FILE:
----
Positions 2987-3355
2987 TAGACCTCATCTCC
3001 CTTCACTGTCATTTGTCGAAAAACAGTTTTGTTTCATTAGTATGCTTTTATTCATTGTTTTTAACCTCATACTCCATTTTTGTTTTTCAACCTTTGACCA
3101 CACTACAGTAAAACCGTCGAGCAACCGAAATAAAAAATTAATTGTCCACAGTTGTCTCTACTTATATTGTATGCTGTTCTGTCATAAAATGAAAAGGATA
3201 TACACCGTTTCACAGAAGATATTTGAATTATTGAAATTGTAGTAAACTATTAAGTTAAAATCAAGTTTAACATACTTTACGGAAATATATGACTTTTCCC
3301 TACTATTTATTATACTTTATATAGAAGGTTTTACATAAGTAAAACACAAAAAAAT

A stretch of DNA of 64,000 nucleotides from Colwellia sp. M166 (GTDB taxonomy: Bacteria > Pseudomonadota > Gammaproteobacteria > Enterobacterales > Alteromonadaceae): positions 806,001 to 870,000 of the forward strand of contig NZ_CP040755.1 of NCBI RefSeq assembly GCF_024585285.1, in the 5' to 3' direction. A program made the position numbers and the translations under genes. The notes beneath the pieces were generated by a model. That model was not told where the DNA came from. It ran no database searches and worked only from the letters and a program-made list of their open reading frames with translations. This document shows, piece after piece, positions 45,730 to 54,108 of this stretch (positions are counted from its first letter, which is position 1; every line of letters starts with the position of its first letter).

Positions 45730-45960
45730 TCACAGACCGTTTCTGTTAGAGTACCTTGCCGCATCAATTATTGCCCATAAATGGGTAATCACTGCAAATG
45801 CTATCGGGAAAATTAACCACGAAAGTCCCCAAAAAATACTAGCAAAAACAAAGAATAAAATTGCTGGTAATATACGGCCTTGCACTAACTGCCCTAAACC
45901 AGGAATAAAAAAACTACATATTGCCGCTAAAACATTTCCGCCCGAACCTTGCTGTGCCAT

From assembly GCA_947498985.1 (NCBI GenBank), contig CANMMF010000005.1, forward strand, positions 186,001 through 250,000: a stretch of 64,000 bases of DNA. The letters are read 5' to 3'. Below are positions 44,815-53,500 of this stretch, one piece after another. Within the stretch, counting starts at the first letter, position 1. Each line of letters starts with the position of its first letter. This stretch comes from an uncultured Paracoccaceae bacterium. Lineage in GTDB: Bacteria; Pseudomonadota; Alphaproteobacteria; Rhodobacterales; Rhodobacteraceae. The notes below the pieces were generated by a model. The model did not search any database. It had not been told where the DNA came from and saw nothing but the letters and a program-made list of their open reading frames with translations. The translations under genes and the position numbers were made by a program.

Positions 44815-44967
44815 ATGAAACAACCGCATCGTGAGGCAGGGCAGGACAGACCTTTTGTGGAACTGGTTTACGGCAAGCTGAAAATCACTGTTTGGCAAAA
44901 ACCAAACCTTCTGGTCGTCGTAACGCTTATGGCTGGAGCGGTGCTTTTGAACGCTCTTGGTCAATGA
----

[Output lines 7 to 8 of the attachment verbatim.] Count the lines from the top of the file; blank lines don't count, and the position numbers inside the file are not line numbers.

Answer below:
A stretch of DNA of 64,000 nucleotides from Colwellia sp. M166 (GTDB taxonomy: Bacteria > Pseudomonadota > Gammaproteobacteria > Enterobacterales > Alteromonadaceae): positions 806,001 to 870,000 of the forward strand of contig NZ_CP040755.1 of NCBI RefSeq assembly GCF_024585285.1, in the 5' to 3' direction. A program made the position numbers and the translations under genes. The notes beneath the pieces were generated by a model. That model was not told where the DNA came from. It ran no database searches and worked only from the letters and a program-made list of their open reading frames with translations. This document shows, piece after piece, positions 45,730 to 54,108 of this stretch (positions are counted from its first letter, which is position 1; every line of letters starts with the position of its first letter).

Positions 45730-45960